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Intoxilyzer®  is a registered trademark of CMI, Inc. The Intoxilyzer® 5000C is an "approved instrument" in Canada.

Breathalyzer® is a registered trademark of Draeger Safety, Inc., Breathalyzer Division. The owner of the trademark is Robert F. Borkenstein and Draeger Safety, Inc. has leased the exclusive rights of use from him. The Breathalyzer® 900 and Breathalyzer® 900A were "approved instruments" in Canada.

Alcotest® is a registered trademark of Draeger Safety, Inc. The Alcotest® 7410 GLC and 6810 are each an "approved screening device" in Canada.

Datamaster®  is a registered trademark of National Patent Analytical Systems, Inc.  The BAC Datamaster® C  is an "approved instrument" in Canada.

DUI Metrology Dictionary

Instrument malfunction (defence)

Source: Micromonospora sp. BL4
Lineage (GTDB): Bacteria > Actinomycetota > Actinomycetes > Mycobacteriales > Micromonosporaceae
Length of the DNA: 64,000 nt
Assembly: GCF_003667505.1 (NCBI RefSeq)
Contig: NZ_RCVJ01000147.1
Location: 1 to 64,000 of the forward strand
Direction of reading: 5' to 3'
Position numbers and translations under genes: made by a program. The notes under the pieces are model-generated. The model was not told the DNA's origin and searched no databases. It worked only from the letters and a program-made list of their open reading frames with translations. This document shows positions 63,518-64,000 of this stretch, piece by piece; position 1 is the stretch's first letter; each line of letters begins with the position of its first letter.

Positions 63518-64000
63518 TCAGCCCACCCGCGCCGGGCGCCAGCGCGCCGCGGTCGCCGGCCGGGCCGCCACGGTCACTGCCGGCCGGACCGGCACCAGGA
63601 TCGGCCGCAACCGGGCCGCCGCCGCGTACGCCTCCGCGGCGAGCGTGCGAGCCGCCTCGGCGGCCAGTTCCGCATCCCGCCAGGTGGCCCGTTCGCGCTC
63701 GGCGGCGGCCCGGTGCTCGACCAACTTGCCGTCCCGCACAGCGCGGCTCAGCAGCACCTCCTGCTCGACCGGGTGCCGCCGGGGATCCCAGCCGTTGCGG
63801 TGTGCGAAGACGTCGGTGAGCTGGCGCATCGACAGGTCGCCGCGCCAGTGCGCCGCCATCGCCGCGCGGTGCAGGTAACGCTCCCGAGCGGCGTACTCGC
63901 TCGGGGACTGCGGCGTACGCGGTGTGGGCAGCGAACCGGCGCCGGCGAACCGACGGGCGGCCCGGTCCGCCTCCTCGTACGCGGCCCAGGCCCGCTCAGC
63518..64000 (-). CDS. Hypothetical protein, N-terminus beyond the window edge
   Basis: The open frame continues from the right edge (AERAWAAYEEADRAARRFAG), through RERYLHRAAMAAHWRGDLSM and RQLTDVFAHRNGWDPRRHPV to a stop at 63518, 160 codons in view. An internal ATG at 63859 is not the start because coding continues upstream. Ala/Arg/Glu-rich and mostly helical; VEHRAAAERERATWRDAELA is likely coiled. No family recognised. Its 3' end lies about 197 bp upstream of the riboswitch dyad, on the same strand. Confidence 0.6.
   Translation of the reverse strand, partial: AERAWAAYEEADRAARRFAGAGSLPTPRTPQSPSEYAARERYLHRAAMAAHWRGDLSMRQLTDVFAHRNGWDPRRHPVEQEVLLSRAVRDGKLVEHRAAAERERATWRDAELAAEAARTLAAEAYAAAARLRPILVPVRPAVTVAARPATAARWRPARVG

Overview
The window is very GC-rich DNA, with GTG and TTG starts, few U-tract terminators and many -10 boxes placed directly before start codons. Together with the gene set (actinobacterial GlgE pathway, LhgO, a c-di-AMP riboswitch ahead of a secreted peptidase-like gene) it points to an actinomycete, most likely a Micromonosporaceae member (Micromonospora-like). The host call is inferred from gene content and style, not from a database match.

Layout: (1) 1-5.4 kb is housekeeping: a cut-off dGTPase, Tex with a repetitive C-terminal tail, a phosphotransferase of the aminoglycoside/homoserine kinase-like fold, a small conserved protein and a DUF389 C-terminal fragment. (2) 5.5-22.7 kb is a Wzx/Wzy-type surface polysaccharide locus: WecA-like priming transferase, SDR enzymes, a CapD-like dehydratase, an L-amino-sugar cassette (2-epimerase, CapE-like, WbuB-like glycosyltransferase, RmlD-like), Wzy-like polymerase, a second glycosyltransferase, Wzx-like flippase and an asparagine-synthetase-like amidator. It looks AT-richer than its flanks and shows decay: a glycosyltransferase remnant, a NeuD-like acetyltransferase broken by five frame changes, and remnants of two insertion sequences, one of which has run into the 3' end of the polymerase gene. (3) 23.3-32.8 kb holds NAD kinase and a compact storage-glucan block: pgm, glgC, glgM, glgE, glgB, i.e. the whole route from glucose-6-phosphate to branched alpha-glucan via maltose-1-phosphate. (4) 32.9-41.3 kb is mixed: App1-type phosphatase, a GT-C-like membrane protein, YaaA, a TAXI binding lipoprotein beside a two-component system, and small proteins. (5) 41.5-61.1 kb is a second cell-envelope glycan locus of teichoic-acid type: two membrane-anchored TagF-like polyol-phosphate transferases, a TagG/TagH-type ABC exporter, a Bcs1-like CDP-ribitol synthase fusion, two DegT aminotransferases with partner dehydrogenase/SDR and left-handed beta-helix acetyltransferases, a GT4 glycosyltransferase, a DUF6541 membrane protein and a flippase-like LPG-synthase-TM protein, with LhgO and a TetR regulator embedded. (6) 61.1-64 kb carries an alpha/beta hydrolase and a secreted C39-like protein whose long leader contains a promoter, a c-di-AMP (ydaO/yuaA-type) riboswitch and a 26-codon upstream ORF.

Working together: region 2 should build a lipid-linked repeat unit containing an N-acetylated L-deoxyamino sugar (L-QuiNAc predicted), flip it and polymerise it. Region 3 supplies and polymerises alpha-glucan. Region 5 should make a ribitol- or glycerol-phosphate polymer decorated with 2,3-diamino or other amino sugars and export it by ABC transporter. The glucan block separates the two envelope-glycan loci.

Post Bill C-2 we were able to use this "defence", really a negation of the presumption, if we were able to connect that malfunction with the reliability of the measurement result. That "defence" is gone now. Malfunctioning instruments result in conclusive proof, unless we can mount a constitutional challenge. Under Bill C-2, defence lawyers and judges had a lot of trouble with the concept of "malfunction". What is it? It is not just an error message. It should relate to the "function" of an approved instrument, namely to give a reliable QUANTIFICATION of the measurand, blood alcohol concentration, at time of use. Take a close look at the analysis in St-Onge Lamoureux and attempt to understand what "reliability" means in that judgment. I think poor calibration or lack of evidence of good calibration or re-calibration will result in a malfunction. I think poor use of standard operating procedures (individual or systemic) result in malfunction or operator error. Unique body or ambient presentations can result in malfunction (see body temperature in case referred to in St-Onge).